I don’t write full-time, though that is my dream, like many writers (and some I know have succeeded). I work part-time as a software engineer developing risk management software for commodity traders.
I do copy editing and proofreading part-time for clients who approach me directly through my website, or are referred by editors I know in Australia and the USA.
I’ve very recently become a paid horse-racing tipster (under a pseudonym) with a group in the UK. If you could follow my tips, you’d be winning.
This year I tried (and failed) to sell tee shirts online. After $500 of costs, I’d sold only one.
In the past, I’ve done a number of other things part-time. Perhaps the most interesting of them are:
Tennis journalist and tipster for a national sports paper in the UK.
Security guard at the Wimbledon championships (for about three days).
Visa officer for Immigration.
19. What is the most random thing you have ever done?
I don’t know how to answer this. At times, everything seems to be random.
20. If you’re not working, what are you most likely doing?
One of (depending on the time of day): Spending time with my children. Eating comfort food. Reading a variety of books.
21. Who is your ultimate character?
I like to create and write about characters who can make readers laugh, cry, cringe, angry or upset, all in the same book, and never forget them. That’s the ultimate character in my mind. A fictional character who is more real to my reader than their best friend.
22. Whiskey or Bourbon? Red or white wine? Tequila? Beer?
None of the above. I have an addictive personality, so I don’t drink alcohol at all.
23. What’s in your pockets? (Or handbag, whatever you carry your stuff in. Are you apocalypse prepared?)
Diary (with appointments only partially completed, because I forget to write them in), sometimes a book, notes that I’ve scribbled and tucked away never to be seen again, and a small interdimensional wormhole that swallows money and pens.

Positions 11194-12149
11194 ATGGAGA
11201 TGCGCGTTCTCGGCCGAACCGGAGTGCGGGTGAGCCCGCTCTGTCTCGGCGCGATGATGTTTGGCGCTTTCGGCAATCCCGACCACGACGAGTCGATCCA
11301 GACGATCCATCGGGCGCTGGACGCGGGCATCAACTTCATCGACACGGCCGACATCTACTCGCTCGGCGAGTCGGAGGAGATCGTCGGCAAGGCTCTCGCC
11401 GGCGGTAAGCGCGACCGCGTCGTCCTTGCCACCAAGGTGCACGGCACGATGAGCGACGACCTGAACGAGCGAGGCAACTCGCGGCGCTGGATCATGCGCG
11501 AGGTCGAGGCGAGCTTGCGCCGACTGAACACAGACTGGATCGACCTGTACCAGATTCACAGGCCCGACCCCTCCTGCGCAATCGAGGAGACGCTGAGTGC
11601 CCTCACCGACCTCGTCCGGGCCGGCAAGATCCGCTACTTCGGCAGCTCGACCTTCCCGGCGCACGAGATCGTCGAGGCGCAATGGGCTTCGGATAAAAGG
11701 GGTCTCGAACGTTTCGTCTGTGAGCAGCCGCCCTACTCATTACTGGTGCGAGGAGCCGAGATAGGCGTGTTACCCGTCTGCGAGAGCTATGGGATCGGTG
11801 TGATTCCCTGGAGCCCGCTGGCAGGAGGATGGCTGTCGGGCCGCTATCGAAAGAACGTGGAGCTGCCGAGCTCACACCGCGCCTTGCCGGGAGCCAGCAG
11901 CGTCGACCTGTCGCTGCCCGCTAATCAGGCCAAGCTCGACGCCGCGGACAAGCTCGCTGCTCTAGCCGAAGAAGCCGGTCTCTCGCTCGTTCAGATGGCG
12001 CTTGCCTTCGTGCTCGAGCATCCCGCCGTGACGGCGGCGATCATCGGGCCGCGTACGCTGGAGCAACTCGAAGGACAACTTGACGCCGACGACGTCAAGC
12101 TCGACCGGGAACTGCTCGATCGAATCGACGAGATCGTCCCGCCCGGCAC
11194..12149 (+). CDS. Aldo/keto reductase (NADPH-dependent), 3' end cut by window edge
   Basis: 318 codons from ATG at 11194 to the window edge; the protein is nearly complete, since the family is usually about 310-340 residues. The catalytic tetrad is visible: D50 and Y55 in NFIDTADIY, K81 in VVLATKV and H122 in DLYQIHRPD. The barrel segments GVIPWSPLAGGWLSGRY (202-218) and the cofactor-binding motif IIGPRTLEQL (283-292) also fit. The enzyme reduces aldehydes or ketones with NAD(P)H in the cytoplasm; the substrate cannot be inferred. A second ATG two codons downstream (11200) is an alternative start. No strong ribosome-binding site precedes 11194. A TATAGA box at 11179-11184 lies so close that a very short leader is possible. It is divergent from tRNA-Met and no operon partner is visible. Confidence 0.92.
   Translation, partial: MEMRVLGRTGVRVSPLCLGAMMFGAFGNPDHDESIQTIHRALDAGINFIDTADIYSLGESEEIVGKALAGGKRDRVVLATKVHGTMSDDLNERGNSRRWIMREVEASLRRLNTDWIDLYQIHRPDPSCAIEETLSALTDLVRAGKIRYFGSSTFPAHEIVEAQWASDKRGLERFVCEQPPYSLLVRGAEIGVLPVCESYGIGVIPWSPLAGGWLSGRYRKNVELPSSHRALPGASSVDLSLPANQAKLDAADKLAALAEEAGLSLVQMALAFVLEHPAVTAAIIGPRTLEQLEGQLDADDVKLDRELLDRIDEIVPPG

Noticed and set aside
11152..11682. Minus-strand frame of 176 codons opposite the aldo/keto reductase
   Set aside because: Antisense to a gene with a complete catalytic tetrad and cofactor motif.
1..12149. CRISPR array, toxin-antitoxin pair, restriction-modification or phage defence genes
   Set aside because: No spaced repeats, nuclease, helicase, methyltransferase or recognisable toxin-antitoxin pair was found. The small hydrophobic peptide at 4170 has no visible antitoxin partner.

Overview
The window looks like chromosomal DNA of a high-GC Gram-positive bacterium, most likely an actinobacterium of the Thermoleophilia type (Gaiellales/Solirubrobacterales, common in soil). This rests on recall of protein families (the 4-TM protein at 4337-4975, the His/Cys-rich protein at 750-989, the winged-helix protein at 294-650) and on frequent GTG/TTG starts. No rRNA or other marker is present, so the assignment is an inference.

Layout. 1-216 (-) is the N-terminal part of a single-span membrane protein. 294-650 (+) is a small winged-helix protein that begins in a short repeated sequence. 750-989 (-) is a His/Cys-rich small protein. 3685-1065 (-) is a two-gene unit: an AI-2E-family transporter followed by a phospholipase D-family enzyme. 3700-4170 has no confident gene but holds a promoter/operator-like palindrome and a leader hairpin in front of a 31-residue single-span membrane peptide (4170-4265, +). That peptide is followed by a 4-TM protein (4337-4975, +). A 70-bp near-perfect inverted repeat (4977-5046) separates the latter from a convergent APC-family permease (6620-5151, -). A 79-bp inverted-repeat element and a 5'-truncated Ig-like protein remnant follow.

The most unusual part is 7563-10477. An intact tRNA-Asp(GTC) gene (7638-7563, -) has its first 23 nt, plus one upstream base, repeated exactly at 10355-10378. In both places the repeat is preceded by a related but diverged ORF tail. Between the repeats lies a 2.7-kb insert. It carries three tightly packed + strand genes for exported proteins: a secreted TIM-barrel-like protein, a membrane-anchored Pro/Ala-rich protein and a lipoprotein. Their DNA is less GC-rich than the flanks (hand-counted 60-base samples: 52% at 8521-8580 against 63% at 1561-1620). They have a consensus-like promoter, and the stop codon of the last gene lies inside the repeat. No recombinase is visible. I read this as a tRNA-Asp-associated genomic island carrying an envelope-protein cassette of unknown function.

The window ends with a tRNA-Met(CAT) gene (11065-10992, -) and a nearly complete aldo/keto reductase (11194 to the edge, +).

24. Laptop, PC, Mac, tablet?
Laptop. I need to be able to take it places, even around the house. I touch-type, so a tablet isn’t good enough for writing.
25. Ebook or tree book?
OMG I have to confess, I buy lots of ebooks, and then sometimes I buy the paperback too. Sometimes I do it the other way around. I have 10 bookcases at home, stuffed full. Thankfully I haven’t got into the habit of listening to audio books yet.
26. Favourite apocalyptic scenario?
Vampire takeover. I’d fight back. I learned to do that by watching this documentary series, “Buffy the Vampire Slayer”, for seven years.
27. Where do you do most of your writing?
At home, at my desk in my room. It’s not exotic, but as I’m a solo parent I can’t easily go out to a café and write, though I’d like to sometimes.
28. What’s the hardest thing for you when it comes to being an author? (For me it’s marketing but for others, it’s the actual writing …)
The hardest thing is reading a bad review. They affect me. I shouldn’t read them, really.
You made it!! Damn, you rock. Now would you like to try for the chocolate fish? Mind the puddles … but hurry. Power surges are common in the dungeon; you don’t want to have one hand on the metal plate containing that delicious chocolate fish and a foot in a puddle…
That laughter you hear is coming from The Knight, he probably won’t flip that switch he has his hand on. Probably …
You can find out more about Kevin in the following places and of course, his books are available via our shop and website …